Ask Your Question

Angie's List Answers is the trusted spot to ask home improvement and health questions and get answers from service companies, health providers and consumers. For ratings and reviews on companies in your area, search Angie's List.

 
 
or
Submit
Top 30 Days Experts
Rank Leader Points*
1 kstreett 240
2 Guest_9020487 110
3 Guest_9190926 105
4 GoldenKid 100
5 ahowell 95
6 KnowledgeBase 95
7 skbloom 80
8 Guest_98024861 70
9 Guest_9311297 70
10 Guest_9400529 70

*Updates every 4 hours

Browse Projects By Category

Question DetailsAsked on 10/6/2013

how do you dye wood

Do you have the same question? Follow this Question


1 Answer

0
Votes

Wow - if you really mean dying, try a craft site like Pinterest.

If you mean staining, there are any number of stains out there - both oil based (commonly used by professionals, gives deeper and richer and generally more uniform stain) and water based (quicker, easier to clean up cheaper). You sand the wood very smooth, may need to use a sanding sealer it if it is a wood that takes stain very unevenly and you want a uniform finish, then 1 or 2 coats of stain depending on deepness or richness desired, then after well dried, clear coat with a varnish or urethane. Of course, you need to be sure all the various sealer, stain, and clear coat are compatible - benerally stay with all waster or all oil based, and all from same manufacturer's product line to ensure best results.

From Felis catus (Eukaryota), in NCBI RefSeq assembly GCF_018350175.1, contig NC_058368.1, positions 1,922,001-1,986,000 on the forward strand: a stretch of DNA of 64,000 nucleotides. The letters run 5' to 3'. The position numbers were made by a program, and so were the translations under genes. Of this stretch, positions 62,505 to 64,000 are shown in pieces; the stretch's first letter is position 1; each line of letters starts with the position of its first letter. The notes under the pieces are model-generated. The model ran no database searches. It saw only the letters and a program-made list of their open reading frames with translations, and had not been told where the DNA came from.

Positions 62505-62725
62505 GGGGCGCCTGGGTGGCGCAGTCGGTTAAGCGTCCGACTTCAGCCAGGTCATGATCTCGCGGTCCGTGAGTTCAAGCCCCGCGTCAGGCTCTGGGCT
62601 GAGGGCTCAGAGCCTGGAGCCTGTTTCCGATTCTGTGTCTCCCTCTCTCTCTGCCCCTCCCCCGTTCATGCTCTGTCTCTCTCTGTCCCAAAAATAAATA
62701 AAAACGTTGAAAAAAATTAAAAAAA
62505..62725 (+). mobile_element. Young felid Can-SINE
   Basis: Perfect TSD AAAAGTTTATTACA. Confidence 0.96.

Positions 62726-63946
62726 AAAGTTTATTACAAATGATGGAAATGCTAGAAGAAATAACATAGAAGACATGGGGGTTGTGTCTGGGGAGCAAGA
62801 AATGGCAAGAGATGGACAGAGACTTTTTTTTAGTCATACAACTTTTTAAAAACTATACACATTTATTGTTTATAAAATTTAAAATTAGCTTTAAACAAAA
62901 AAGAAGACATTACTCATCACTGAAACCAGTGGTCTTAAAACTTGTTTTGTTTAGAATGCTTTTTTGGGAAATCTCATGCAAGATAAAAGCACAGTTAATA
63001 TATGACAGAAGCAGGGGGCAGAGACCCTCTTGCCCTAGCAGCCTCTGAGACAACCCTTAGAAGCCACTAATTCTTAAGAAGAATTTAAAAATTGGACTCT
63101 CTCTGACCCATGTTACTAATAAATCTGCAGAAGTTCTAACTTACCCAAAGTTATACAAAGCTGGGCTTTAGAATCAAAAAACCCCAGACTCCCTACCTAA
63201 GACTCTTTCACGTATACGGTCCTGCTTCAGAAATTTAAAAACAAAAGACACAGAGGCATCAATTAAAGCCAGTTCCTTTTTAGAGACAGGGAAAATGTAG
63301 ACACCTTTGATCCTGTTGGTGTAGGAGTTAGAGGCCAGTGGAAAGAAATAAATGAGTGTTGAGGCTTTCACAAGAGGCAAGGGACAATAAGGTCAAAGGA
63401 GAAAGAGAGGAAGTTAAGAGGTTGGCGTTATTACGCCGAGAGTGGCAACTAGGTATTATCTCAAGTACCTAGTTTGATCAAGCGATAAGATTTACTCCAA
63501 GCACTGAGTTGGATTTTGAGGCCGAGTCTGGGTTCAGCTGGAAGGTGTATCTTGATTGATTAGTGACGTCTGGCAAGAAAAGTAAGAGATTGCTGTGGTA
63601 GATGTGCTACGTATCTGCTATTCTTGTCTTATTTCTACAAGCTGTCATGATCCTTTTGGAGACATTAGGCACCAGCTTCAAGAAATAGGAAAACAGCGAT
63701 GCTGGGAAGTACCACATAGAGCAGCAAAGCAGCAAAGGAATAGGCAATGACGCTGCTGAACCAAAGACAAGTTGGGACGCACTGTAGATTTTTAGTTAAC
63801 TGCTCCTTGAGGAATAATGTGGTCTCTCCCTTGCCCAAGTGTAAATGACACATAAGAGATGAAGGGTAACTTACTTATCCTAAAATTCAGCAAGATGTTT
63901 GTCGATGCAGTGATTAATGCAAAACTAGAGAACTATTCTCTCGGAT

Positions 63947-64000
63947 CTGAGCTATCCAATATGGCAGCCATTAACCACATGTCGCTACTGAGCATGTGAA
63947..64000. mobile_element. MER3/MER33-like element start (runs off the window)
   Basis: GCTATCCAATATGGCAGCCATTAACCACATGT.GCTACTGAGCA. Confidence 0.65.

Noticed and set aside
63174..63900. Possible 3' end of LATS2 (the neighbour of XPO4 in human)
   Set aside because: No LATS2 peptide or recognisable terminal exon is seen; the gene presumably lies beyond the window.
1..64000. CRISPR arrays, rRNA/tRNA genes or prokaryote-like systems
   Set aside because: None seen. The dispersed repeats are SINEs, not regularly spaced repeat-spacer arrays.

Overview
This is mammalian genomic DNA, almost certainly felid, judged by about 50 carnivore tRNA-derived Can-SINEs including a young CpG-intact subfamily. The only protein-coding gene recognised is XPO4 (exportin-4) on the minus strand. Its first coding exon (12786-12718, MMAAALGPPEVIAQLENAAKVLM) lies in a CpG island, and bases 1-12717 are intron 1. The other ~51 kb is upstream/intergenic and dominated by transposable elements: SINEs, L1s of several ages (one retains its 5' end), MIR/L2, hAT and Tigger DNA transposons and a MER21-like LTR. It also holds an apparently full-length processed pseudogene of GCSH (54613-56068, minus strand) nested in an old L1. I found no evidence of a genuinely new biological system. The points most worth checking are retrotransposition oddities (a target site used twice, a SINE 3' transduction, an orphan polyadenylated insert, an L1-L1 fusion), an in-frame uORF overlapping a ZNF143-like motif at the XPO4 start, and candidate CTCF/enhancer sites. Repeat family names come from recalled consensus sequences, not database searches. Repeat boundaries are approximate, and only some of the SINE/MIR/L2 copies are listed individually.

Google this search phrase - staining wood - for a number of good articles on the basics of how to do it and the results you can expect for different color stains on different types of wood.

Five primary rules -
1) MUST be properly filled, sealed (if needed) and sanded first - you cannot repair a rough job after the stain is on
2) be NEAT - stain has a tendency o get all over things, so if at all possible, do in a place like a garage rather than in-place - for instance, remove trim and doors to stain them rather than do in place unless you are quite experienced in doing it
3) you can deepen the color with an additional rubbed-in coat, ,you cannot (as an amateur) expect to lighten it without sanding or planing it to beat the band down to clean wood
4) let dry AT LEAST 2 days of drying conditions (not high humidity) between coats - I try to leave 3 minimum - becuase if you cover a stain or clear coat that has not dried fully, you commonly (expecially with oil-based products and varnishes) end up with a permanently soft and gummy finish
5) always try it out on a scrap piece first - all coats - so you can see what it is actually going to look like on the material you have

Answered 5 years ago by LCD




Related Questions


Terms Of Use
|
Privacy Policy